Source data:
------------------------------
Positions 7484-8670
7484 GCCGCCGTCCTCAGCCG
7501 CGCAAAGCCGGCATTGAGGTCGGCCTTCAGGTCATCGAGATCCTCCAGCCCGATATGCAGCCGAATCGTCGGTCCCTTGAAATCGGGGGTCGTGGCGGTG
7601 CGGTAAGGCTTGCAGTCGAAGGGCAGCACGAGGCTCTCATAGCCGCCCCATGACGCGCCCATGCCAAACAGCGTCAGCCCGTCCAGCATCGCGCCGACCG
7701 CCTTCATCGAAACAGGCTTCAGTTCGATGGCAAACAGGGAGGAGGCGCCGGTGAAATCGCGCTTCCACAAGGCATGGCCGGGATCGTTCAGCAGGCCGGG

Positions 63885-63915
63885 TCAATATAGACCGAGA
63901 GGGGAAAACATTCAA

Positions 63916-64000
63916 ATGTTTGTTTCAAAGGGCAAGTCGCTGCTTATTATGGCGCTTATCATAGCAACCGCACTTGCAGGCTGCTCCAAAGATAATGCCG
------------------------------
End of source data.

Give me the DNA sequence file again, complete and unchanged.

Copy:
Positions 7484-8670
7484 GCCGCCGTCCTCAGCCG
7501 CGCAAAGCCGGCATTGAGGTCGGCCTTCAGGTCATCGAGATCCTCCAGCCCGATATGCAGCCGAATCGTCGGTCCCTTGAAATCGGGGGTCGTGGCGGTG
7601 CGGTAAGGCTTGCAGTCGAAGGGCAGCACGAGGCTCTCATAGCCGCCCCATGACGCGCCCATGCCAAACAGCGTCAGCCCGTCCAGCATCGCGCCGACCG
7701 CCTTCATCGAAACAGGCTTCAGTTCGATGGCAAACAGGGAGGAGGCGCCGGTGAAATCGCGCTTCCACAAGGCATGGCCGGGATCGTTCAGCAGGCCGGG

Positions 63885-63915
63885 TCAATATAGACCGAGA
63901 GGGGAAAACATTCAA

Positions 63916-64000
63916 ATGTTTGTTTCAAAGGGCAAGTCGCTGCTTATTATGGCGCTTATCATAGCAACCGCACTTGCAGGCTGCTCCAAAGATAATGCCG